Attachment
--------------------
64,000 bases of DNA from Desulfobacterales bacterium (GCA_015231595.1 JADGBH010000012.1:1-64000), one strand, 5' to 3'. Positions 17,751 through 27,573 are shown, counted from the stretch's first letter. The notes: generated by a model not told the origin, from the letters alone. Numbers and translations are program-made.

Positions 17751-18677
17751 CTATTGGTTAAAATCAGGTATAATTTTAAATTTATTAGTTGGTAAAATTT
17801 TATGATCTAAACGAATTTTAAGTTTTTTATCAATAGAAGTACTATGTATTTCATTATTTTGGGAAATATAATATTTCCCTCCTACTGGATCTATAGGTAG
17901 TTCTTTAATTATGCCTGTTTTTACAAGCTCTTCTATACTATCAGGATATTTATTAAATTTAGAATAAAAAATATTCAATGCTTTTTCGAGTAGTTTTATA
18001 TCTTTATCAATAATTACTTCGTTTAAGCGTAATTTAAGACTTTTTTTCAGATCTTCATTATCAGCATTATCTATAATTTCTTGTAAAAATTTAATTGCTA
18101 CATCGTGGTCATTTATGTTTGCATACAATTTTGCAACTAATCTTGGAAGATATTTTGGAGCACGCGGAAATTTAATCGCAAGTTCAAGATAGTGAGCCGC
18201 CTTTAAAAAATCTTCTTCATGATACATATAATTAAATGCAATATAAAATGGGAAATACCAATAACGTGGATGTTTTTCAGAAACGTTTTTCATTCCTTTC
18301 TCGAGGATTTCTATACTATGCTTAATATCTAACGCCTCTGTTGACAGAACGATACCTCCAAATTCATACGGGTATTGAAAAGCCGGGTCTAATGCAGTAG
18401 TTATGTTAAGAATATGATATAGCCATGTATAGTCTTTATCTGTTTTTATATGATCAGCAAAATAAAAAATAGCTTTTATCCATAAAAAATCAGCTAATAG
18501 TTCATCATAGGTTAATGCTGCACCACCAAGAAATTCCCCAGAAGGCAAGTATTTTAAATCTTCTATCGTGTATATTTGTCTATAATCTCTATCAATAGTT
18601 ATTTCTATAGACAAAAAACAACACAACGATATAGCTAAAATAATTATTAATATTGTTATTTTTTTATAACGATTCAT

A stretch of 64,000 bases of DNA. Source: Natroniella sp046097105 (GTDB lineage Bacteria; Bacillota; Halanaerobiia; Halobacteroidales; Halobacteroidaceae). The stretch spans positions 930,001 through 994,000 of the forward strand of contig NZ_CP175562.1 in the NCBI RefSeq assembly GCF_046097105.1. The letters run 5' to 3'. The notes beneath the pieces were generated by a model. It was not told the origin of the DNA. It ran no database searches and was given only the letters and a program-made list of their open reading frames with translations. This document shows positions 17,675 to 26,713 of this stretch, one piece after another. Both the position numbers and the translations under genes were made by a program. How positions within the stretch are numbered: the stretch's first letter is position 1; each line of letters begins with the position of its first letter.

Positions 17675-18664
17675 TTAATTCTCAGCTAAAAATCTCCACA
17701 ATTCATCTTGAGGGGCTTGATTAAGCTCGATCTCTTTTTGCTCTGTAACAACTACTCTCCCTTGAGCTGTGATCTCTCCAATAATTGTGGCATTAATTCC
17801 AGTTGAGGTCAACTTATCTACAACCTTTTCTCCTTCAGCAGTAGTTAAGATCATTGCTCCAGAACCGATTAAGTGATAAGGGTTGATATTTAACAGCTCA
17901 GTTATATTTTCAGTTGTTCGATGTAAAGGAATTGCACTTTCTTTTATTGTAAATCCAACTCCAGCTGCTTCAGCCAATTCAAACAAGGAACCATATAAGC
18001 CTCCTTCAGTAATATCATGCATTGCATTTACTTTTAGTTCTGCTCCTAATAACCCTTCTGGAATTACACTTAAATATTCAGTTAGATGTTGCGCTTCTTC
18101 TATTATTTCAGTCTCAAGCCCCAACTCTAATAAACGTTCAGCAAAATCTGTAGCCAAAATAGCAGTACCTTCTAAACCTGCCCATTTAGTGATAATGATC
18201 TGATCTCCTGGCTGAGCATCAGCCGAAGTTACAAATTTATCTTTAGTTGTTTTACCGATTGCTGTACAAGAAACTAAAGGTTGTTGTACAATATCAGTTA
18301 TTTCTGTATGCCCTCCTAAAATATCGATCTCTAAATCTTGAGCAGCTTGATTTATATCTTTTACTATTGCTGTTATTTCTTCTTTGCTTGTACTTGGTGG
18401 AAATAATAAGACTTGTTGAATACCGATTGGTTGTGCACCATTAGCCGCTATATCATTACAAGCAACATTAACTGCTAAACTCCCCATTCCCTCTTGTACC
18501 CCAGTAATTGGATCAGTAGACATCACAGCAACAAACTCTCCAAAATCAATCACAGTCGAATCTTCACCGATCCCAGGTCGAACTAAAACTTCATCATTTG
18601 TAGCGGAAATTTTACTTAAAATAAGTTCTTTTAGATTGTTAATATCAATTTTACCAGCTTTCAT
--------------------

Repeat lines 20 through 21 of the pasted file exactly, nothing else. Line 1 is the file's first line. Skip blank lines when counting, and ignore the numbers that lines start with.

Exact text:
18101 TATTATTTCAGTCTCAAGCCCCAACTCTAATAAACGTTCAGCAAAATCTGTAGCCAAAATAGCAGTACCTTCTAAACCTGCCCATTTAGTGATAATGATC
18201 TGATCTCCTGGCTGAGCATCAGCCGAAGTTACAAATTTATCTTTAGTTGTTTTACCGATTGCTGTACAAGAAACTAAAGGTTGTTGTACAATATCAGTTA